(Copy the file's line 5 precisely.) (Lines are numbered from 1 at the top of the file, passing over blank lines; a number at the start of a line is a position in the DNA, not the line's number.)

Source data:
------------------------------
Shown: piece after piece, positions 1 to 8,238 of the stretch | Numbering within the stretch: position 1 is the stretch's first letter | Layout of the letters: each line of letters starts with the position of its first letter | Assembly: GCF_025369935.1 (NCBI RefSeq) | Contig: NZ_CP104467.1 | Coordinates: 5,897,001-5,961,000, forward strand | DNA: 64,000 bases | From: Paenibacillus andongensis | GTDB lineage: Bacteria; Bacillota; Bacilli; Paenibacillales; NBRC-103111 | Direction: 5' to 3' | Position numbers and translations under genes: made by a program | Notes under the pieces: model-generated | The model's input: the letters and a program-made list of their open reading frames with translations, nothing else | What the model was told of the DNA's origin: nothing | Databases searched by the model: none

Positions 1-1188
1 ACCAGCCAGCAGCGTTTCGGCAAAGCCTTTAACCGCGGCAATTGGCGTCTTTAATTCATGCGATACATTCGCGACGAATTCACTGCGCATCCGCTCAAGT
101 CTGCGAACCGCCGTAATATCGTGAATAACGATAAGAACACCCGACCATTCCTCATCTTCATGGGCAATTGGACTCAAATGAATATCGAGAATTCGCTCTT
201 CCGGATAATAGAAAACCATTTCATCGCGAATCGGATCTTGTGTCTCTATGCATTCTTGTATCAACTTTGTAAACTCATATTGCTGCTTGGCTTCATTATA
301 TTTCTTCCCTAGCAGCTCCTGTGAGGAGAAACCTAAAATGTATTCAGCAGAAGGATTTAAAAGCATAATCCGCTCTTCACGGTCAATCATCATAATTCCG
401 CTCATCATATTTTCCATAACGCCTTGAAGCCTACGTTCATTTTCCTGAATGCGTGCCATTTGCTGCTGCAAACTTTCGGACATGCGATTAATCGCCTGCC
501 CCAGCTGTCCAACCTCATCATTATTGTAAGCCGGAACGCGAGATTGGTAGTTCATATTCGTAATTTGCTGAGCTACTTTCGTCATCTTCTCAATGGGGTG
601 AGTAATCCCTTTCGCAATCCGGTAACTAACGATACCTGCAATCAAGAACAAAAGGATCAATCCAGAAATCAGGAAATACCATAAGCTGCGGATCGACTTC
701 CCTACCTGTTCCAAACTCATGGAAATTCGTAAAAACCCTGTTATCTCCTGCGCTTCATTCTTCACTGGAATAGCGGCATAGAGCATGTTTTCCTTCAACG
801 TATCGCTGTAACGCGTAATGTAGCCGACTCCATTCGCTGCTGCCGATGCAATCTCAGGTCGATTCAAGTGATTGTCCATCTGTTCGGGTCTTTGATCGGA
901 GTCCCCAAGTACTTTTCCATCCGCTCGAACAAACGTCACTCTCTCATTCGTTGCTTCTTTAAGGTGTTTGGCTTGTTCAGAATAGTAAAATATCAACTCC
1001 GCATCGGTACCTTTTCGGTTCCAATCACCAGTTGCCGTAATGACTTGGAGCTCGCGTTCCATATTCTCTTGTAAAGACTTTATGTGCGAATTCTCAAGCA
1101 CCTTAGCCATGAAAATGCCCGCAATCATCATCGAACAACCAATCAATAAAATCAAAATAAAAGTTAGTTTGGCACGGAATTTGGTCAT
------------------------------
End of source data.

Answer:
201 CCGGATAATAGAAAACCATTTCATCGCGAATCGGATCTTGTGTCTCTATGCATTCTTGTATCAACTTTGTAAACTCATATTGCTGCTTGGCTTCATTATA